Since the trading season was the summer when the weather was at its best, the traders would all be in Reykjavik but, not surprisingly, most of them left for Copenhagen as the trading season ended. From RB’s description, it sounds like the traders kept a good deal to themselves, making the best of this hardship post by having picnics at the Laxá River and by going riding in the countryside. The country folk, and since Reykjavik was little more than a small town, virtually everyone was country folk, might be working  long days getting in the hay, taking care of animals, pounding dried fish, knitting, doing everything possible to see that there would be enough food to last through the coming winter, but the traders, as they picnicked, had no such concerns. Come the end of the season, they were heading back to Denmark and civilization.

The storekeepers were called merchants (kaupmaðr). They were the big shots. They called the shots.  Their establishments had no signs or names on them but had prime positions facing the sea. The people who worked in these stores were mostly hired  help working for Copenhagen firms. They received fixed salaries rather than being on commissions.

According to RB, these are the people your ancestors would have had to deal with:

1.       Hr Egill Egilsson (Icelander), of the Glasgow House, and agent of the “Jón Sigurðsson‘ steamer
2.       2. Hr Fischer, A Dane, married to an Icelandic wife, settled at Copenhagen, and occasionally visiting the island. He occupies the corner tenement to the right of the Bridge House and he has large stores fronting his shop.
3.       Hr Havstein (Dane), who has not long been established; his private dwelling is attached to his store at the west end of Harbour Street, but he usually lives at Copenhagen. This house charters two or three ships a year to carry its goods.
4.       4. Hr Hannes Jónsson, an Icelander, son of the former Bishop Steingrimur Jónsson. His stock is furnished by Hr Jonsen of Copenhagen, who has also establishments at Hafnafjörð, Papós, and Seyðisfjörð.
5.       Hr Robb, the son of an English merchant, who settled at and was naturalised in Iceland. He speaks German, but not a word of English. It is the smallest of all the establishments and seems to do business only in lollipops. (Naturalisation is wisely  made easy in Iceland. The foreigner swears allegiance, pays $2, and straighway becomes a citizen.)
6.       Hr P.C.Knutzen, a Dane, whose agent is Hr Sviertsen. He trades on his own account, without a company and, being young and wealthy, he prefers Copenhagen to Rekjavik. At Hafnafjörð he has another establishment, and an agent(Hr Zimsen).
7.       Hr Möller. The Club is held at  his house.
8.       Hr Schmidt (Danish), who hires a house at Reykjavik, and passes the winter at Copenhagen. He is consul for Holland.
9.       Hr Th. A. Thomsen, a Dane of Flensburg, born in Iceland. He passes the winter at Copenhagen; and, besides being one of the principal traders, he is well-known for his civility and kindness to strangers.
10.   Hr Edward Siemsen, at the east end of the town. He is agent for his brother and their nephew, and he also acts as Consul for Denmark.

Only two of the traders are Icelandic, Egill Egillsson and Hannes Jónsson; however, Hannes is only an agent working for Jonsen of Copenhagen, a company large enough to not only have a trading post in Reykjavik but stores at Hafnafjörð, Papós, and Seyðisfjörð.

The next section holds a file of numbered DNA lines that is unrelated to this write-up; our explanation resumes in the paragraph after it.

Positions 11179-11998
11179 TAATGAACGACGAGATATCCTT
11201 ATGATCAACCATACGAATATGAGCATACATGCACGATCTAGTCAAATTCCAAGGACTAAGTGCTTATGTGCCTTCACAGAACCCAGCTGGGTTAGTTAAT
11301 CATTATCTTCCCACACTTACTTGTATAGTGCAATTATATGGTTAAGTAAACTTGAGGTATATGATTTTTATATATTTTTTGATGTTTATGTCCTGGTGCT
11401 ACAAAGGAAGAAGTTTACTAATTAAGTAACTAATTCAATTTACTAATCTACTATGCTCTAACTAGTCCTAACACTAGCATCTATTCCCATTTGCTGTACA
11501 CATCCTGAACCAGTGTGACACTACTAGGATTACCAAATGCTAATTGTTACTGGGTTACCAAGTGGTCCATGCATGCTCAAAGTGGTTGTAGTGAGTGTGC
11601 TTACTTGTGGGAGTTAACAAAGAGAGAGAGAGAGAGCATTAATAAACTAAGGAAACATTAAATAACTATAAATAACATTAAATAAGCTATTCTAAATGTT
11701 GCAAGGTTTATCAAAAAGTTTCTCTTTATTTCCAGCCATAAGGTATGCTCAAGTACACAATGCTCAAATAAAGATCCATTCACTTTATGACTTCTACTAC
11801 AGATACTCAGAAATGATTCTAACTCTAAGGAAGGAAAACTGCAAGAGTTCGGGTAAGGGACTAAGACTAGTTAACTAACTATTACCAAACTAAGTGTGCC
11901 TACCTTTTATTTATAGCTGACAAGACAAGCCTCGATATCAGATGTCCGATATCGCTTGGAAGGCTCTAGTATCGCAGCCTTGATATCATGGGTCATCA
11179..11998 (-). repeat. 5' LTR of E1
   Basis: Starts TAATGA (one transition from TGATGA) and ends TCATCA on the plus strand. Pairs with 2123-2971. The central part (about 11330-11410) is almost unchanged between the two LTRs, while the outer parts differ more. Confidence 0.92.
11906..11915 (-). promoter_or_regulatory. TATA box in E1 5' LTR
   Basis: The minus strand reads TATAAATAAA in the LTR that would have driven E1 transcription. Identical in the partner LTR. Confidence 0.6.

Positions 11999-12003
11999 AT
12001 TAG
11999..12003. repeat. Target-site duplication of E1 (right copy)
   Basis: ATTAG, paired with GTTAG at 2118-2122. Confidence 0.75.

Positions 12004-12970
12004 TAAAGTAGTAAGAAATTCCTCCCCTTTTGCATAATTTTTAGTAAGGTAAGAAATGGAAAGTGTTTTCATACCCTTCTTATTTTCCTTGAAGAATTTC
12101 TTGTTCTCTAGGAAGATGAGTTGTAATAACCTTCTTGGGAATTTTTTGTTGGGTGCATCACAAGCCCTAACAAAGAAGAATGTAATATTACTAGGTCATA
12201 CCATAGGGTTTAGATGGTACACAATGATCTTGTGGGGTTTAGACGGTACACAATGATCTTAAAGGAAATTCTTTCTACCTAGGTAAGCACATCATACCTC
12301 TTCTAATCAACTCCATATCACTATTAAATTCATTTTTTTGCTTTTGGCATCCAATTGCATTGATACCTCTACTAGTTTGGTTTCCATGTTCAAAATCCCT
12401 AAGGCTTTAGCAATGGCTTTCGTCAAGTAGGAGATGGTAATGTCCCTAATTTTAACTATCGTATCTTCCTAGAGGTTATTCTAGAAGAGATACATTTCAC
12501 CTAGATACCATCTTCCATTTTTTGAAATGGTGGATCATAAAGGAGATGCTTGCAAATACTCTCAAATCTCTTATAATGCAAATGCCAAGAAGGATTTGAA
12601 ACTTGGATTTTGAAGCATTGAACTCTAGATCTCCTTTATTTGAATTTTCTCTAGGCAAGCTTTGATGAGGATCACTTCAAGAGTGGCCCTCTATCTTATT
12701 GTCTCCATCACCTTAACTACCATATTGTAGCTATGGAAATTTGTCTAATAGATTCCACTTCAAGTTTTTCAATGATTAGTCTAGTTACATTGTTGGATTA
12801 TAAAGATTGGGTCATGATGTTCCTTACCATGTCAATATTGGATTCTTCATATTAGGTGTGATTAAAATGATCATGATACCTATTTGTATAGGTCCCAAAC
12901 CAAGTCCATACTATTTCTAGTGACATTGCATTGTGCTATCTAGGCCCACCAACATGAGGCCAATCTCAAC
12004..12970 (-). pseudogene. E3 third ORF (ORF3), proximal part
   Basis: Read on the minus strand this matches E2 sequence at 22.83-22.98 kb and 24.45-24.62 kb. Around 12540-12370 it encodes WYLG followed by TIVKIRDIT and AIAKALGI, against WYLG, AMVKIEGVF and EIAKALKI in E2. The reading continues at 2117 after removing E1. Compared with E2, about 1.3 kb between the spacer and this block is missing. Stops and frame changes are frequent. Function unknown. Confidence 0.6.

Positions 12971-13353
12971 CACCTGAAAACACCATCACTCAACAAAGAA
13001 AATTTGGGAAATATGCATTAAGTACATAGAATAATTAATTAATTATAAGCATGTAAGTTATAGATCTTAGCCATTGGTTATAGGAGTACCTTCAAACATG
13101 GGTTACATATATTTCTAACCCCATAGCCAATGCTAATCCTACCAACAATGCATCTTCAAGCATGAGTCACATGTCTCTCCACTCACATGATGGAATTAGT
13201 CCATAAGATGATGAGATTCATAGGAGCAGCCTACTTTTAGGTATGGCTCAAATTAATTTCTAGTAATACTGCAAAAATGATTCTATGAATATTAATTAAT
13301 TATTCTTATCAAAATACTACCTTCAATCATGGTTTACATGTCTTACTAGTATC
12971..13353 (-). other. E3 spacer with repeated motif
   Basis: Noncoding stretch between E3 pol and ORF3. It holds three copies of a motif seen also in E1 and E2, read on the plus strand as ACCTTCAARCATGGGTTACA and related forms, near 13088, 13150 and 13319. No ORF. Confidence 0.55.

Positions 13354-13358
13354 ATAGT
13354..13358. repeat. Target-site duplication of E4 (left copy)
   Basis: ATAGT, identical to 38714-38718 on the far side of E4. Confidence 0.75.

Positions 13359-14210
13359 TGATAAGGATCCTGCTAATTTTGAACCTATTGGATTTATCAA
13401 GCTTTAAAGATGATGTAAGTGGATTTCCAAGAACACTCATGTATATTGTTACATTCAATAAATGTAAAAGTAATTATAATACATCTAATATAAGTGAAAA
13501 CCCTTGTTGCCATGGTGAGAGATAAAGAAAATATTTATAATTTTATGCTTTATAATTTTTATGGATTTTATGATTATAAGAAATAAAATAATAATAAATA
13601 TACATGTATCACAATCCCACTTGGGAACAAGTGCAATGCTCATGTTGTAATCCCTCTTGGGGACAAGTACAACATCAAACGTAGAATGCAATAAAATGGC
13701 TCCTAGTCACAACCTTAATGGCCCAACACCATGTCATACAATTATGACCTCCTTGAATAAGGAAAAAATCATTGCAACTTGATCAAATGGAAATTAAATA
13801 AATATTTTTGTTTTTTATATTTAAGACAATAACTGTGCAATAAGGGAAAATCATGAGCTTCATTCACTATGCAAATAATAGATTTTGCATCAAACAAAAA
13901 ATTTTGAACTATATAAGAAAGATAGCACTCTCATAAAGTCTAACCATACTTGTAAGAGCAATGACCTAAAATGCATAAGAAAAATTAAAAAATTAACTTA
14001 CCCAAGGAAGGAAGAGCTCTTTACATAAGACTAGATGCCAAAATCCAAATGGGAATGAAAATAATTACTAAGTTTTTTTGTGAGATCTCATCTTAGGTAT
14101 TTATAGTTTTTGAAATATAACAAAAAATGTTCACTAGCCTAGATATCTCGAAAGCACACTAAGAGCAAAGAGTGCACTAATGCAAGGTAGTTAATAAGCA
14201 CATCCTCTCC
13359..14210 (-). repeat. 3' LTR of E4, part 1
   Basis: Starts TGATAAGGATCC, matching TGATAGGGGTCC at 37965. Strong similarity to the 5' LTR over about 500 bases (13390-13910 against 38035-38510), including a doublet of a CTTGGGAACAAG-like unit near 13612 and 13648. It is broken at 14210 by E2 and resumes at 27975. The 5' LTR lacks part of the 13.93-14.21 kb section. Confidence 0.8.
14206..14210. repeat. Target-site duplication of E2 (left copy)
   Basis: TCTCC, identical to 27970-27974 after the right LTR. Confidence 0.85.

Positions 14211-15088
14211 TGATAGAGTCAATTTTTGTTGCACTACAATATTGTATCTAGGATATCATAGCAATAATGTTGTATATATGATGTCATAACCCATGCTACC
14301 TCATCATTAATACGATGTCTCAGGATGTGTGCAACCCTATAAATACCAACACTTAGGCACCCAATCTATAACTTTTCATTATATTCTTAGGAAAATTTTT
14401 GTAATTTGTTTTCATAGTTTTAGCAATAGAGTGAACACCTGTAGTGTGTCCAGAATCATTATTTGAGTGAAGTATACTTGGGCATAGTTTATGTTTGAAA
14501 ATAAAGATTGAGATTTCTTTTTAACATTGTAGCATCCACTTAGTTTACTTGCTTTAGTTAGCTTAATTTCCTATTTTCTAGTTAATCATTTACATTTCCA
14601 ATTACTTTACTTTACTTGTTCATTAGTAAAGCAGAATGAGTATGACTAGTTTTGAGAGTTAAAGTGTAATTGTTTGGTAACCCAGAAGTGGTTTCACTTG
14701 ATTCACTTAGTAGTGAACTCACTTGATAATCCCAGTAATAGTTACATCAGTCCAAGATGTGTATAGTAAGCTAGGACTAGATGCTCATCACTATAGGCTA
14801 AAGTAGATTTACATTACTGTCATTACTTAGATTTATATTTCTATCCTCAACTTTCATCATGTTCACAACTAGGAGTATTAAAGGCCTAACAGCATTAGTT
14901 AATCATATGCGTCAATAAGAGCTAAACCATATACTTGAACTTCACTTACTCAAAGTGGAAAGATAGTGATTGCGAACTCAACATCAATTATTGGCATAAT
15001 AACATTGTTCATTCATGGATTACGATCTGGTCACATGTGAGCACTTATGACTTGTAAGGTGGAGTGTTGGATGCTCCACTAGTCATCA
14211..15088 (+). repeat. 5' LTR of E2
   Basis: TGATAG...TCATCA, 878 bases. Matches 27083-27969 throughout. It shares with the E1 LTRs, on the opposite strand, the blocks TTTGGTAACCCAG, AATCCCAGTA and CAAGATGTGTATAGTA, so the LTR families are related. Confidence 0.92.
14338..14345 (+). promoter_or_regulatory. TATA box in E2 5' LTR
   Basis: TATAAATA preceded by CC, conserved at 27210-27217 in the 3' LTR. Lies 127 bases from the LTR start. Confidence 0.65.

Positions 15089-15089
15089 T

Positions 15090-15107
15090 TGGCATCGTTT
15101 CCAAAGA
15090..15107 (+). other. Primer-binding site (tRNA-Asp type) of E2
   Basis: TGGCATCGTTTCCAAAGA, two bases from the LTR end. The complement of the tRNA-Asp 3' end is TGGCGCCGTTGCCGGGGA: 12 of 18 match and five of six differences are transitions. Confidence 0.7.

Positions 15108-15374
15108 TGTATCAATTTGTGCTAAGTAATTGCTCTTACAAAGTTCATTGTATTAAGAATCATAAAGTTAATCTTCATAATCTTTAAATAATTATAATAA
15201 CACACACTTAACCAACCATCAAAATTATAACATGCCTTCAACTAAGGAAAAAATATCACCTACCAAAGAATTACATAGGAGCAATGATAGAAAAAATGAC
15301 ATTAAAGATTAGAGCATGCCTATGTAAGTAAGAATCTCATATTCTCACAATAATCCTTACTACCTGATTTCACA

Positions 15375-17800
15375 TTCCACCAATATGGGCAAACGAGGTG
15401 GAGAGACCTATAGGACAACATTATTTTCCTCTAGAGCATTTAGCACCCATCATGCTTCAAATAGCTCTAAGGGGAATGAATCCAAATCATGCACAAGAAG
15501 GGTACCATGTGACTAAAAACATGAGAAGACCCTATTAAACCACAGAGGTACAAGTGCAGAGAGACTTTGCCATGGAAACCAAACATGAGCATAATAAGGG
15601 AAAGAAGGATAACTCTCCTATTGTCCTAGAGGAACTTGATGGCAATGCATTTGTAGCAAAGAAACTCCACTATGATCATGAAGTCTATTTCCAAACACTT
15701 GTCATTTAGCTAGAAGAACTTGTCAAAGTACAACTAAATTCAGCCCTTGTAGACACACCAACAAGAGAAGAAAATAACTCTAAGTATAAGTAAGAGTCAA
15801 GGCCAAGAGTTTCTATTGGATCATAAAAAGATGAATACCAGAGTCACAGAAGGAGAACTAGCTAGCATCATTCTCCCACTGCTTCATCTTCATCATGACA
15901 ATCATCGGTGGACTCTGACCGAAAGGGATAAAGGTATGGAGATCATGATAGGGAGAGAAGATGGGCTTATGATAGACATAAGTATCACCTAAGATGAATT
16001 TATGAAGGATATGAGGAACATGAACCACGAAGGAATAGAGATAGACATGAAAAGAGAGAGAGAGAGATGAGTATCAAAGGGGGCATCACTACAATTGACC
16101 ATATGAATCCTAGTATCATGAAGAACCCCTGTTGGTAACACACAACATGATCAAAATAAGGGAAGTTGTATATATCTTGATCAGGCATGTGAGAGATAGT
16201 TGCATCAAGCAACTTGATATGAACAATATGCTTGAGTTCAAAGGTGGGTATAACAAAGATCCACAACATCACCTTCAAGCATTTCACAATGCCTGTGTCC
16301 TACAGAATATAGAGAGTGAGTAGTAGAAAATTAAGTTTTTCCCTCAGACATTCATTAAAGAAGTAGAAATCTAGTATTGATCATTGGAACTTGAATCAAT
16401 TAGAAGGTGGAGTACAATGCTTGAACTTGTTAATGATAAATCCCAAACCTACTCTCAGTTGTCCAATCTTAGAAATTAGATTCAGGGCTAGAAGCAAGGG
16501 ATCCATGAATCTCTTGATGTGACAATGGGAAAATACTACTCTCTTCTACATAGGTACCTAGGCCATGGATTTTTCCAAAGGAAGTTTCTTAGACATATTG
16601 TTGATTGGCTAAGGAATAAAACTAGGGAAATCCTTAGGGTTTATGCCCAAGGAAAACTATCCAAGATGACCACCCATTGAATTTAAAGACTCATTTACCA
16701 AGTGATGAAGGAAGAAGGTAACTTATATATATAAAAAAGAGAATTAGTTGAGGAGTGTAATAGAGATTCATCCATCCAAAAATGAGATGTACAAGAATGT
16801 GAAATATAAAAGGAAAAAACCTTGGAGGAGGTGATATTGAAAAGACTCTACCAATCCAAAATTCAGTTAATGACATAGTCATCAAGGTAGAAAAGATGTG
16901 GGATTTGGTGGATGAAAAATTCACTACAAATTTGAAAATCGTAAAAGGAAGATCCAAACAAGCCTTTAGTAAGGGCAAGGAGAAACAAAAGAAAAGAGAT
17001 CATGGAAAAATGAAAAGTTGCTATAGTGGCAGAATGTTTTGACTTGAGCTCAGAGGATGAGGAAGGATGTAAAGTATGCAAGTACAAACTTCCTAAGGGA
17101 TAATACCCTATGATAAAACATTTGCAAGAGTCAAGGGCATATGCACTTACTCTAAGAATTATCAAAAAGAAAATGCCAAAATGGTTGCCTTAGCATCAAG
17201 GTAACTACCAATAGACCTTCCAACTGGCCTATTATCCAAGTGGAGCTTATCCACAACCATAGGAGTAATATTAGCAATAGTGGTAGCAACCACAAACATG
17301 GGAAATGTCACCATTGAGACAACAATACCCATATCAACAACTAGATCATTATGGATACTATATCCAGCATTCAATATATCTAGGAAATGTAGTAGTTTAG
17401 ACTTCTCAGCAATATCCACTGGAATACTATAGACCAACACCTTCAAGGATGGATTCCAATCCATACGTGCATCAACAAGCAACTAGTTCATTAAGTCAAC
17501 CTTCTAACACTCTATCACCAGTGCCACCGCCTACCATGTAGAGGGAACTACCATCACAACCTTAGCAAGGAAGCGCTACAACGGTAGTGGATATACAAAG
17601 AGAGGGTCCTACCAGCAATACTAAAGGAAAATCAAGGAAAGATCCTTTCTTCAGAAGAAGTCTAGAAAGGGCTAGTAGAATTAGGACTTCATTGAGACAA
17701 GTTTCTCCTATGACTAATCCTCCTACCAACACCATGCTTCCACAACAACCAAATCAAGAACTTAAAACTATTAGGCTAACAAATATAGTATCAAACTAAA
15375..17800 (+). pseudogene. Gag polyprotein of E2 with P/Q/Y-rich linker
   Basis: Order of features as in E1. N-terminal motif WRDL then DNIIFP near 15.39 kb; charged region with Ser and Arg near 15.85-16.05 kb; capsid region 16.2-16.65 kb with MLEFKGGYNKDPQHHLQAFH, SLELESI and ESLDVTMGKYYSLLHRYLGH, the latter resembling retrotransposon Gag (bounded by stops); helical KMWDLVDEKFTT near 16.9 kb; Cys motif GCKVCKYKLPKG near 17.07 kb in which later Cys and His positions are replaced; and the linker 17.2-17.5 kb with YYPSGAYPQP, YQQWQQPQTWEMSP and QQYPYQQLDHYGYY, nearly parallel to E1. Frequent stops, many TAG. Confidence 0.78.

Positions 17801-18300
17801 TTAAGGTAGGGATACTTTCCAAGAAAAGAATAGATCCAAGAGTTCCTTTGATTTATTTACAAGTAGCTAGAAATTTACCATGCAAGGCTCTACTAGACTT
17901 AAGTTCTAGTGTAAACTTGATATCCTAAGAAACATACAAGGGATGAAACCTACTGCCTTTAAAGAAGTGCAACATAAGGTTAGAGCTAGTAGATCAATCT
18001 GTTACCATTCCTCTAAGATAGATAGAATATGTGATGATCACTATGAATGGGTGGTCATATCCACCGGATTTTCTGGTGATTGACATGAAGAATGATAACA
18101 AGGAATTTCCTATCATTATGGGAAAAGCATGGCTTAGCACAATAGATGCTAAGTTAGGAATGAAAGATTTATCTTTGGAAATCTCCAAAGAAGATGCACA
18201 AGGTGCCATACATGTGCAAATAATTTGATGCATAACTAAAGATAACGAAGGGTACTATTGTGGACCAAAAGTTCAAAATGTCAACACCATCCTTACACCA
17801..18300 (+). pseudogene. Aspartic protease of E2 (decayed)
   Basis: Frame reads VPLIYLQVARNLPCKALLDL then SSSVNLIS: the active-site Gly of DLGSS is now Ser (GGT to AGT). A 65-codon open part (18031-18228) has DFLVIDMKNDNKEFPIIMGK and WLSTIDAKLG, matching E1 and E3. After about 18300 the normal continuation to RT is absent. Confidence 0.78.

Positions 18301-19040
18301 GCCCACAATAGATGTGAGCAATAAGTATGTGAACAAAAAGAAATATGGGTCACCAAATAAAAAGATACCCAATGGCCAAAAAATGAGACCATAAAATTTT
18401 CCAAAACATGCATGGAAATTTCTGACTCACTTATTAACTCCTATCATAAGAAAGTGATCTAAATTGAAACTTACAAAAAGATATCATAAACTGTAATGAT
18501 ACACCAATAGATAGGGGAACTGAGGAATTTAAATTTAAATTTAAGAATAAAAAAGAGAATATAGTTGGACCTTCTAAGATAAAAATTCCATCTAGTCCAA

The Icelanders weren’t bringing money. There was very little silver (rigs dollars or the occasional shilling).

When they rode into Reykjavik with their pack train of horses, they were bringing “salt meat, beef, and mutton; tallow; butter, close packed; wool in the grease; skins of sheep, foxes, and seals; feathers, especially eider down;  oil of whales, sharks and seals; fine and coarse jackets of Wadmal, woolen stockings, and mitts; stock-fish and sulfur. The major items they wanted in return for their goods were timber, mostly pine and fir, salt, coal, grain, coffee, spices, tobacco and liquor. They could get beams for roofing and framing, twenty-two to twenty-four feet long, one inch boards for side-lining of houses, three-inch planks, and finer woods” for the cabinet maker.

They had to pay $2 for a 44 gallon barrel of salt. They had to have salt for the fishing season.

The coal that was available came from Britain. There was a chronic lack of fuel but coal was both expensive and difficult to transport on horseback. Split birch stove wood was imported but it wasn’t available to the ordinary Icelander.

The wheat and rye came as grain, flour and made into biscuits. Baking ovens, RB says, only exist in Reykjavik. Grain being taken into the countryside would be made as loaves cooked in the ground or as flat bread. An oven would take too much fuel.

Rice had become a staple commodity and was used for making rice-milk. A number of travelers from around this time mention being served rice milk.

There were luxuries. Cinnamon, pepper, cloves and nutmeg were available. Coffee was available but tea was very rare. A little chocolate, RB says, was brought from Copenhagen.

Large amounts of snuff were imported and sold at $3 a lb.

The trading shops sell port, sherry, claret, champagne, rum and cognac. They are expensive and of poor quality. The beer is used for commercial establishments. Brennivín, Korn-schnapps, or rye spirits are so cheap that there is no need to water them down unless you’re selling them to the peasants and adding a little water is a way the merchant can make a few extra cents. Apparently country merchants can sell 600 gallons of liquor a year.

So, there you have it. You ride into Reykjavik with your trade goods to get a year’s supply of everything you need to survive the coming winter and you  ride out with salt, lots of salt, enough grain, probably rye, to last the year, some wood planks if you’ve had a good year and can afford it, some bags of Rangoon rice and, if you’ve had a really good year, some spices to add to your daily diet of fish, skyr, rye bread and porridge.

You probably have a bottle of brandy in your pocket and sway a little in the saddle as you take some fresh snuff out of your horn.

There were more goods than that available, of course, but it will have to wait for tomorrow for a more detailed list of the items your great great grandmother hoped to buy when she arrived in Reykjavik.

(Material from Richard Burton’s Ultima Thule, 1875.)